Wednesday 25 May 2016

A Quiet Place - book review

A Quiet Place is a Japanese crime novel just published by the admirable Bitter Lemon Press. The author is the late Seicho Matsumuto, the translator Louise Heal Kawait. The book first appeared some years ago, but this is a new translation; I'm not aware of the novel having been available in Britain previously. I am developing a real enthusiasm for Japanese crime stories, and I was delighted to see BLP turning their attention to this rich source of mystery fiction.

The protagonist is a government official called  Asai. While he is away from home on a business trip, he receives a phone call -his wife has died suddenly after suffering a heart attack. Eiko was a youngish and attractive woman, but she suffered from heart problems, so although the news is as a shock, it does not come entirely out of the blue. However, when Asai tries to find out more about the precise circumstances of her death, he starts to wonder if she was leading a double life.

Asai plays the detective, and finds out more than he bargained for. The story is very low-key, and although murder is committed, this is not a whodunit. In some ways, the author of whom I was reminded was Patricia Highsmith. But Asai is not as compelling a character as the youngish men who so often get into deep water in Highsmith's fiction. Overall, I felt the story never really moved out of second gear.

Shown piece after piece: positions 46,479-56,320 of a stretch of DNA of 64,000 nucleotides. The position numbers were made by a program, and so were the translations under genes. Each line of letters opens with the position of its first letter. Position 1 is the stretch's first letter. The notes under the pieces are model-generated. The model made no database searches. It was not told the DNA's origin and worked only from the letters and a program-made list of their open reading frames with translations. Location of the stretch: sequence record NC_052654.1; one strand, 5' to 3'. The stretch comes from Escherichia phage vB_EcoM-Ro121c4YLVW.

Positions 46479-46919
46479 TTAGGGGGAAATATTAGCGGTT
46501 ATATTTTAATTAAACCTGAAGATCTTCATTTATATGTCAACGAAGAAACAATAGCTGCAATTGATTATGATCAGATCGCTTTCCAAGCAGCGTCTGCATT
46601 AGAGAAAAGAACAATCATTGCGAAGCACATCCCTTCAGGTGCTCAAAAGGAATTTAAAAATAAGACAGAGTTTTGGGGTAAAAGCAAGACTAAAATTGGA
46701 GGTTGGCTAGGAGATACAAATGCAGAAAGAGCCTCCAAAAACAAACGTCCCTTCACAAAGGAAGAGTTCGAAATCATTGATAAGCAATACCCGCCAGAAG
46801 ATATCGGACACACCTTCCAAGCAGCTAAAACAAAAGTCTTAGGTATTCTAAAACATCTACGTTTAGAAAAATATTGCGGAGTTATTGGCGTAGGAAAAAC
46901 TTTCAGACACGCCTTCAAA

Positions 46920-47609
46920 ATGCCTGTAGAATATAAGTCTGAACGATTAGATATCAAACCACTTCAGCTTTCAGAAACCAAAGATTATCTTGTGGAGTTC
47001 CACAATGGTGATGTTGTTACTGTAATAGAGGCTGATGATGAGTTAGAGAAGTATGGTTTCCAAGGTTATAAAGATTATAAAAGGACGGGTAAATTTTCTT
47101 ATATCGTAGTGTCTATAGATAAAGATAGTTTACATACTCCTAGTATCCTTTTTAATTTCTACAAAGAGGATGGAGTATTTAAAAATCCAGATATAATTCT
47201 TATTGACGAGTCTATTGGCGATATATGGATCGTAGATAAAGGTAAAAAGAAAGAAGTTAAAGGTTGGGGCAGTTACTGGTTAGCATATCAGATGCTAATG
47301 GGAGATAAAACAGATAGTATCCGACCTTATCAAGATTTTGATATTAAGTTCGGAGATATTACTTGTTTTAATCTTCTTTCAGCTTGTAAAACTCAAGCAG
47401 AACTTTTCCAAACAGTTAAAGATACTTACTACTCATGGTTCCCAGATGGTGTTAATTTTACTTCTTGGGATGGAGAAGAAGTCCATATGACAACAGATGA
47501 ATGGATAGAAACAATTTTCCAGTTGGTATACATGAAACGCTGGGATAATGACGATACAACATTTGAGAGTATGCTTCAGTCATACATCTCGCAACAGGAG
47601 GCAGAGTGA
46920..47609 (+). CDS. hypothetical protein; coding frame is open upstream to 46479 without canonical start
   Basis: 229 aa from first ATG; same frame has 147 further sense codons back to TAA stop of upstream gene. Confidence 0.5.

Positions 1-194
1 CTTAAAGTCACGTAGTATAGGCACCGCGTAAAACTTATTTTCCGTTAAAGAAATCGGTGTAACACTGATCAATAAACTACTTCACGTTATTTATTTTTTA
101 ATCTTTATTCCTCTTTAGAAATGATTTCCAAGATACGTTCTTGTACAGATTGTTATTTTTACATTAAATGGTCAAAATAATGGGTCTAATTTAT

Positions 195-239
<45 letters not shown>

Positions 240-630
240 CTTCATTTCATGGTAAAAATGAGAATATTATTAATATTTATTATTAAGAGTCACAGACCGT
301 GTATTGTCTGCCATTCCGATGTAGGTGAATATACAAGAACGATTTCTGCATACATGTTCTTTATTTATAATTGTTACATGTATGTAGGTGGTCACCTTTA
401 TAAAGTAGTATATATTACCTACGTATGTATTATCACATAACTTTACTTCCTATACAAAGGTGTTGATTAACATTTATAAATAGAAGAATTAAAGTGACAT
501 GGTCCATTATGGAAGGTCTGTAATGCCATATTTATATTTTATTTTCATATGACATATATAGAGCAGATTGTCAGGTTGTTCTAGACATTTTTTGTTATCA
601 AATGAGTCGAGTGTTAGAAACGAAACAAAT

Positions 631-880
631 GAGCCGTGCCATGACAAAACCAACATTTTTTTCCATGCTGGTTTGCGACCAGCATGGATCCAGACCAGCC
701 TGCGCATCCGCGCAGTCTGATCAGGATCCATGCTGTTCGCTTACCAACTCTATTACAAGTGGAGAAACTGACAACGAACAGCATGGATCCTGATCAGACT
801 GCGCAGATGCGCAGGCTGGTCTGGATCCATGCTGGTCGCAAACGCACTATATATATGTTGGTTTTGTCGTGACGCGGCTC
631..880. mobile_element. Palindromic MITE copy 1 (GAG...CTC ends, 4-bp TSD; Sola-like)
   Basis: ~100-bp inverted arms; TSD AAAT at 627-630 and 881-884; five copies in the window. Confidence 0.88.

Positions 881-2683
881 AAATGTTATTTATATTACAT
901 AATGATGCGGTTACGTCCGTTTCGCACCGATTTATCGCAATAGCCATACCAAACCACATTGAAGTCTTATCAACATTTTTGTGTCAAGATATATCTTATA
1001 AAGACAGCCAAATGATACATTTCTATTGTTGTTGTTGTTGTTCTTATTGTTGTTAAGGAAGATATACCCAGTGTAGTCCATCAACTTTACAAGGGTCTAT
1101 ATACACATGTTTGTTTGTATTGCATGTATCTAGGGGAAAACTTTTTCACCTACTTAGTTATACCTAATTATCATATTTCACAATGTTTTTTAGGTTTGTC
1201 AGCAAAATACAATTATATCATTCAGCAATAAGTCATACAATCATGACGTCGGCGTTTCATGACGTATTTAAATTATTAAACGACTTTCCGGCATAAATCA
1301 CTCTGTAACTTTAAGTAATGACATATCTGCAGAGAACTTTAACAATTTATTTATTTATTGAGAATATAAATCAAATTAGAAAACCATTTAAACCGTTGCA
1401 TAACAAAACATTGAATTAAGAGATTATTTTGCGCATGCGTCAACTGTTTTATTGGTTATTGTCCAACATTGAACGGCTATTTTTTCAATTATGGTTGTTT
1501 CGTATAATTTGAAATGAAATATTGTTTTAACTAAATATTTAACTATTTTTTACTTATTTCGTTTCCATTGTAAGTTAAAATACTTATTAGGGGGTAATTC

Matsumoto (1909-92) was, nevertheless, an important figure in Japanese crime fiction. His books are notable for their social comment, and that is a feature of this story, although some of the points made are blunted by the passage of time. Much as I like Japanese mystery fiction, this isn't a truly memorable book, because there's rather less meat in it than I was expecting and hoping for. I certainly hope that BLP publish more of his work, because I'm sure that some of the other titles are stronger than this one.


RTD said...

You make a great point -- social commentary blunted by time (i.e., the shelf-life for some topical themes is very short). In any case, I most appreciate the candor of your review; I can "take a pass" on this title, and look forward to digging through your archives and reading your future postings for books that I can add to my "must read" list. All the best from a new crime fiction blogger with an empty blog, David.

Martin Edwards said...

Good to hear from you, David. Good luck with your blog.